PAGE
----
Planting the Seeds of STEM

Student Ambassadors push for equity and inclusion by getting kids involved early

Science, Technology, Engineering and Math, better known as STEM, is a field that’s significantly lacking in terms of diversity. For the last three years, the student-run STEM Ambassadors club has been working to fix that.

The STEM Ambassadors began in the 2019-2020 school year. Their mission is to provide “equitable STEM opportunities and education to all Shaker students.” 

Similar to SGORR, STEM Ambassadors go to elementary schools and provide hands-on STEM learning opportunities to younger students. “Last year, we did virtual visits but the year before was when STEM ambassadors started, and we went into classrooms,” said Senior Leela Khatri, external outreach coordinator. She described the activities as “arts and crafts, almost,” specifically referring to an activity where students built boats out of popsicle sticks to demonstrate buoyancy.

They also create and publish digital STEM resources, such as experiment demonstrations on their YouTube Channel. Video experiments showcase STEM concepts including chemical reactions, forces and motion, the water cycle, and air pollution.

Last year, to create diversity in STEM at the high school directly, they created a guide to the high school’s science classes, and distributed it to students at the middle school. “Sometimes they might not be advertised as well, or they might not know that they existed, so that also helps to increase STEM diversity at the high school,” sophomore Linnea Koops said.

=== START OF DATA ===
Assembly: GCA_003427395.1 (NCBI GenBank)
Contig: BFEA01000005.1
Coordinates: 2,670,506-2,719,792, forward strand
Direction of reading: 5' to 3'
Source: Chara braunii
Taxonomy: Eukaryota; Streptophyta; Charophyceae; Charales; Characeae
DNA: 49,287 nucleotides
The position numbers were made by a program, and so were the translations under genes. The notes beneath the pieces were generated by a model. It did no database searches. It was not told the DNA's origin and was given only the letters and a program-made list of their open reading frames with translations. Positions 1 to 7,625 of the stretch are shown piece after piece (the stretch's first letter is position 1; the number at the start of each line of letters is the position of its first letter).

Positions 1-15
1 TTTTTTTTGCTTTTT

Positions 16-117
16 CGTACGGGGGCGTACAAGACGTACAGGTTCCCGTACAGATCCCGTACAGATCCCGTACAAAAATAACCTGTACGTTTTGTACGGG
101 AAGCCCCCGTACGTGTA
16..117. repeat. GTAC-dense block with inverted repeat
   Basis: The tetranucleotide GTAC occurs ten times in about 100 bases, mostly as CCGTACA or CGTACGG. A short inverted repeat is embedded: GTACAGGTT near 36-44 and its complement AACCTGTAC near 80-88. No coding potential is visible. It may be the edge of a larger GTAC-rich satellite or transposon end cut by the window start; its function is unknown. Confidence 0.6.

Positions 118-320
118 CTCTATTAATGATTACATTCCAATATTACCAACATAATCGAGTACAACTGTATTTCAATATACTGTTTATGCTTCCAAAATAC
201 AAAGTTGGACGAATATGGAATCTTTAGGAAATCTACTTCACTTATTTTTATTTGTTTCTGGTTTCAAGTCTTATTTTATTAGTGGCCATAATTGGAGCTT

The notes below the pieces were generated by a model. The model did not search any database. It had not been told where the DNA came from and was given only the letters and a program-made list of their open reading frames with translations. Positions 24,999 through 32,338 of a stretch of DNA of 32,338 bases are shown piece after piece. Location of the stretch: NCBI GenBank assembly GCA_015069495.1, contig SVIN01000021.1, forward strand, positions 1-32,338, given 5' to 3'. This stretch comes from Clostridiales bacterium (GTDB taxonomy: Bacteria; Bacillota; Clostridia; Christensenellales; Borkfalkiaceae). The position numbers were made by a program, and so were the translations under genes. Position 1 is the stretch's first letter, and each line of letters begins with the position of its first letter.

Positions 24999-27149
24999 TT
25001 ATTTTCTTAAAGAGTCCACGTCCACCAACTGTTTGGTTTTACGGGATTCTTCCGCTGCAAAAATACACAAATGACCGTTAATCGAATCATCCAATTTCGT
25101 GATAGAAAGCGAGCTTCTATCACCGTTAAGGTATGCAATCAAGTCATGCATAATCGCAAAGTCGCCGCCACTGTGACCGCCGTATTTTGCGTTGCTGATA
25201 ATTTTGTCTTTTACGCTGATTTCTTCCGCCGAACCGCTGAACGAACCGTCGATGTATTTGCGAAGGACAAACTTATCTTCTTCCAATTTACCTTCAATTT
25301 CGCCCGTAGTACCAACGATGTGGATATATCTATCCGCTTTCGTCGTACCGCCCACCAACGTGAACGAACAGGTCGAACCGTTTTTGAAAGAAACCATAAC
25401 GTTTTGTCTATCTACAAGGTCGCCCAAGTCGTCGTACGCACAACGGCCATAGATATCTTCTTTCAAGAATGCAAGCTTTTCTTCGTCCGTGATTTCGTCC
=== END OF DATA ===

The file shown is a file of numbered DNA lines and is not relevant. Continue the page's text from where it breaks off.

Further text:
At their meetings, which take place every two weeks in room 172, they spend between 15 minutes and half an hour discussing their newsletter and upcoming article topics, YouTube video ideas, and plans for their classroom visits, according to Khatri.

There are around 40 people involved in the club, but only 10 or 15 attend meetings consistently. Koops believes that attendance is down from last year because of the move back to in-person. “More people were able to come last year when there were virtual visits obviously because there are a lot of busy people,” she said, “so that’s why we’re trying to get more recruitment out and more people involved.”

The Ambassadors are officially advised by biology teacher Jason Walker, but since the club is student-run, Walker says he just offers them his room to meet in.

Student leadership consists of Seniors Leela Khatri, Grace Fraser, Katie Fraser and Nichele Abeyesundere and Sophomore Linnea Koops.

Khatri encourages everyone to get involved. She said, “whether you want to make YouTube videos, or you want a more hands-on experience with kids, or you want to help with outreach on social media, there’s so many different roles that you can take on.” 

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